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Artist® tablets (carvedilol) for hypertensive patients in Japan: results of a long-term special survey.

Iizuka T, Nishikawa Y, Mori Y, Zenimura N, Matsumoto T, Hiramatsu K, Komiya M - Drugs R D (2011)

Bottom Line: Similarly, in hypertensive patients with diabetes mellitus, decreases in blood pressure were statistically significant at all assessment points in comparison with baseline data (p < 0.001).The results of this study show that carvedilol exerted stable antihypertensive effects leading to favorable blood pressure control throughout long-term treatment, without showing any safety concerns.It was concluded that there were no clinically significant issues in terms of safety or efficacy with the long-term treatment of carvedilol in patients with hypertension.

View Article: PubMed Central - PubMed

Affiliation: Post Marketing Study Management Department, Daiichi Sankyo Co., Ltd., Tokyo, Japan.

ABSTRACT

Background: In Japan, when pharmaceutical companies launch a new drug, they are obligated to conduct a post-marketing survey to evaluate the safety and efficacy of the drug in accordance with Good Post-Marketing Surveillance Practice under Article 14-4 (re-examination) of the Pharmaceutical Affairs Law at contracted medical institutions. We report the results of a long-term special survey that we conducted as a post-marketing survey.

Objective: The results of a prospective post-marketing survey that was conducted to assess the safety and efficacy of the β-adrenergic receptor antagonist (β-blocker) Artist® tablets 10 mg, 20 mg (carvedilol) in patients with hypertension in Japan, were investigated in order to examine the safety and efficacy of the drug during long-term treatment (18 months).

Patients: Patients were carvedilol-naive and had essential hypertension or renal parenchymal hypertension.

Methods: We performed this survey as a prospective cohort study (special survey) utilizing a centralized registration method over 3 years (starting from April 1994), for an observation period of 18 months of carvedilol treatment.

Results: Sixty-one medical institutions across Japan collected 380 case report forms of patients who received long-term administration of carvedilol, with 363 and 341 cases evaluated for safety and efficacy, respectively. The discontinuation rate was 7.2% and the incidence of adverse drug reactions was 5.23% (19 of 363) in the safety population. There was no significant change in fasting plasma glucose levels from baseline (118.1 ± 46.5 mg/dL) to after carvedilol treatment (114.6 ± 43.3 mg/dL).[n = 141; p = 0.310]. In 341 evaluable patients in the efficacy population, decreases in both blood pressure and pulse rate were statistically significant at all assessment points in comparison with baseline data (p < 0.001). Similarly, in hypertensive patients with diabetes mellitus, decreases in blood pressure were statistically significant at all assessment points in comparison with baseline data (p < 0.001).

Conclusions: The results of this study show that carvedilol exerted stable antihypertensive effects leading to favorable blood pressure control throughout long-term treatment, without showing any safety concerns. It was concluded that there were no clinically significant issues in terms of safety or efficacy with the long-term treatment of carvedilol in patients with hypertension.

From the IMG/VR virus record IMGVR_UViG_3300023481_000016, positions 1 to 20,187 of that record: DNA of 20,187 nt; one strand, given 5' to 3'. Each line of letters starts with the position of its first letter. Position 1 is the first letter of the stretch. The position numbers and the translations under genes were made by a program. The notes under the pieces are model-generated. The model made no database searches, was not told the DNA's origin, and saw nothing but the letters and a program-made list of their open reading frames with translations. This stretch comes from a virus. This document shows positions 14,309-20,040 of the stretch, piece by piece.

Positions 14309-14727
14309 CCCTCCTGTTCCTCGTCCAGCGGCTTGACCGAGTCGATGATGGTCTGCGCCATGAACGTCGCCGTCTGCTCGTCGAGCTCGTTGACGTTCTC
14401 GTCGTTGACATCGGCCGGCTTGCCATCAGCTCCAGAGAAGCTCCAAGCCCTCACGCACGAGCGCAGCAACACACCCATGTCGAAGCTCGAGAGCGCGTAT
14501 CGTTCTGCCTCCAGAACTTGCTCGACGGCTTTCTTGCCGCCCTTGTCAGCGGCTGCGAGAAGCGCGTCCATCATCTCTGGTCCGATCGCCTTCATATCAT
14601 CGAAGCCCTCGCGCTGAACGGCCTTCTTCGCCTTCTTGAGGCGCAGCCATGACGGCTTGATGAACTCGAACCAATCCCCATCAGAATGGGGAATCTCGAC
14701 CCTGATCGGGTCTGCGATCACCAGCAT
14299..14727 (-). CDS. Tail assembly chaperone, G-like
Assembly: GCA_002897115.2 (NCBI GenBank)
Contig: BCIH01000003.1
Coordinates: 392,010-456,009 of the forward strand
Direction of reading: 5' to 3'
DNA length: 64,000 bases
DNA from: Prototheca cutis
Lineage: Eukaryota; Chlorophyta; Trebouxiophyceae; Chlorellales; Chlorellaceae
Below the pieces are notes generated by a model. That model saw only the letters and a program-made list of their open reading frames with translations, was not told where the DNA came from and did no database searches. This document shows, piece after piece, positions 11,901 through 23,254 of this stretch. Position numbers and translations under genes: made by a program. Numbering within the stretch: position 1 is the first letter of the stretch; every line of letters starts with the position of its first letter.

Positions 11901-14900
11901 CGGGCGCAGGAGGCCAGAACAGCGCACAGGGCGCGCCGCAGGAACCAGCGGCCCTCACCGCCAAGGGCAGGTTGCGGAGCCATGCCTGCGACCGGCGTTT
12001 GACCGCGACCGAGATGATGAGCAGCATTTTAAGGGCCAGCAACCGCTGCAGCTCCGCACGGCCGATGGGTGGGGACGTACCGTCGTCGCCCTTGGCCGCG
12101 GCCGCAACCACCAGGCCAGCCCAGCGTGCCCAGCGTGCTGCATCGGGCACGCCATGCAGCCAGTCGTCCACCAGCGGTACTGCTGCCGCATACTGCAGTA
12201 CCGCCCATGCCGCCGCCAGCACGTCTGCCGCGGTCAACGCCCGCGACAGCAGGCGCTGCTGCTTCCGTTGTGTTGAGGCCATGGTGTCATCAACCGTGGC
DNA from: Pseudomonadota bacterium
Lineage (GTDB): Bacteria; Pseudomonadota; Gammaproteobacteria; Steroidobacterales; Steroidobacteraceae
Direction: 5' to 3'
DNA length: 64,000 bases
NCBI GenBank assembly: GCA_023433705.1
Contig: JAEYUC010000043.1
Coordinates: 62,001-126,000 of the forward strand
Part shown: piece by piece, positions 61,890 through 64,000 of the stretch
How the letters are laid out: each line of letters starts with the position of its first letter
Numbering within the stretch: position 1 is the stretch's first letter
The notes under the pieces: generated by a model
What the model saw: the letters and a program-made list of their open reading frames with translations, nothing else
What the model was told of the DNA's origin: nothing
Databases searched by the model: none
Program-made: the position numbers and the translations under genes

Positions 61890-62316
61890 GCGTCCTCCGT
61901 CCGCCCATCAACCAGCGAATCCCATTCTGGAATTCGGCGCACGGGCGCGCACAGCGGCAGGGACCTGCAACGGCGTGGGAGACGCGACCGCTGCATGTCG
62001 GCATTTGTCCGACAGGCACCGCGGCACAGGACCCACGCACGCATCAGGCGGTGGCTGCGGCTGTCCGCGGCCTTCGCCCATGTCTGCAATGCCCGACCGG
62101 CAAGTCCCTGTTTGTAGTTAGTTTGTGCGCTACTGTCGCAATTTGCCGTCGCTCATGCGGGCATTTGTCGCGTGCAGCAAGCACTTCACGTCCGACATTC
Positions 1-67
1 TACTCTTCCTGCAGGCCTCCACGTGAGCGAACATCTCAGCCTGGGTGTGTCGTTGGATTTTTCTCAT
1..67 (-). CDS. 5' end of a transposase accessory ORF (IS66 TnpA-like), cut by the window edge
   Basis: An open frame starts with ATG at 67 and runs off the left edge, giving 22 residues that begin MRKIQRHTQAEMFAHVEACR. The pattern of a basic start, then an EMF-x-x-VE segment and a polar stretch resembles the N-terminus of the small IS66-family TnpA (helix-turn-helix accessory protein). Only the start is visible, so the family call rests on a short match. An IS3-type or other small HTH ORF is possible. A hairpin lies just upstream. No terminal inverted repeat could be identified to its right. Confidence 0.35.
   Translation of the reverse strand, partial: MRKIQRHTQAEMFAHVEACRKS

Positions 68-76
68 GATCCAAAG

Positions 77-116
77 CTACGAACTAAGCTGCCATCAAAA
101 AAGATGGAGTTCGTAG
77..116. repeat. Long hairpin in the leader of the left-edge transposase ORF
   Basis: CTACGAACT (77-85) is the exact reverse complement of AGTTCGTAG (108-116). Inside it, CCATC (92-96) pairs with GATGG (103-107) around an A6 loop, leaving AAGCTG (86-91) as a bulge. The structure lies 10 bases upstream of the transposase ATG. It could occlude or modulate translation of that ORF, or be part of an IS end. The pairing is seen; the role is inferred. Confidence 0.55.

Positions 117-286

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Related in: MedlinePlus

Changes (arithmetic mean ± SD) in (a) blood pressure (BP) and (b) pulse rate from baseline at each observation timepoint during the 18-month treatment period in patients with diabetes mellitus complications in the efficacy population. DBP = diastolic BP; SBP = systolic BP; * p < 0.05, *** p < 0.001 (Dunnett’s multiple comparison).
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Fig5: Changes (arithmetic mean ± SD) in (a) blood pressure (BP) and (b) pulse rate from baseline at each observation timepoint during the 18-month treatment period in patients with diabetes mellitus complications in the efficacy population. DBP = diastolic BP; SBP = systolic BP; * p < 0.05, *** p < 0.001 (Dunnett’s multiple comparison).

Mentions: Figure 5 shows changes in BP and pulse rate from baseline at each observation time point in patients with diabetes complications. There was also a stable reduction in BP throughout the 18-month treatment period in this subgroup of patients, as demonstrated by the changes in SBP and DBP from 163.5 ± 17.0 mmHg and 90.4 ± 11.5 mmHg at baseline to 142.2 ± 19.5 mmHg and 80.5 ± 11.1 mmHg in month 6, 138.8 ± 18.8 mmHg and 79.6 ± 13.2 mmHg in month 12, and 137.4 ± 12.4 mmHg and 76.1 ± 8.8 mmHg in month 18 (p < 0.001 for all timepoints), respectively. Mean pulse rate was 74.6 ± 9.0 beats/min at baseline, 68.4 ± 7.7 beats/min in month 6, 70.3 ± 11.4 beats/min in month 12, and 69.3 ± 8.1 beats/min in month 18. Overall, pulse rate was also significantly reduced from baseline in this subgroup (p < 0.001 for month 6; p < 0.05 for month 18), although it was transiently increased at month 12. In terms of the change in values for BP and pulse rate between baseline and the last observation, as well as changes in BP and pulse rate during the 18-month treatment period, the 58 patients with diabetes mellitus complications had similar results to those seen in the 341 patients in the efficacy population.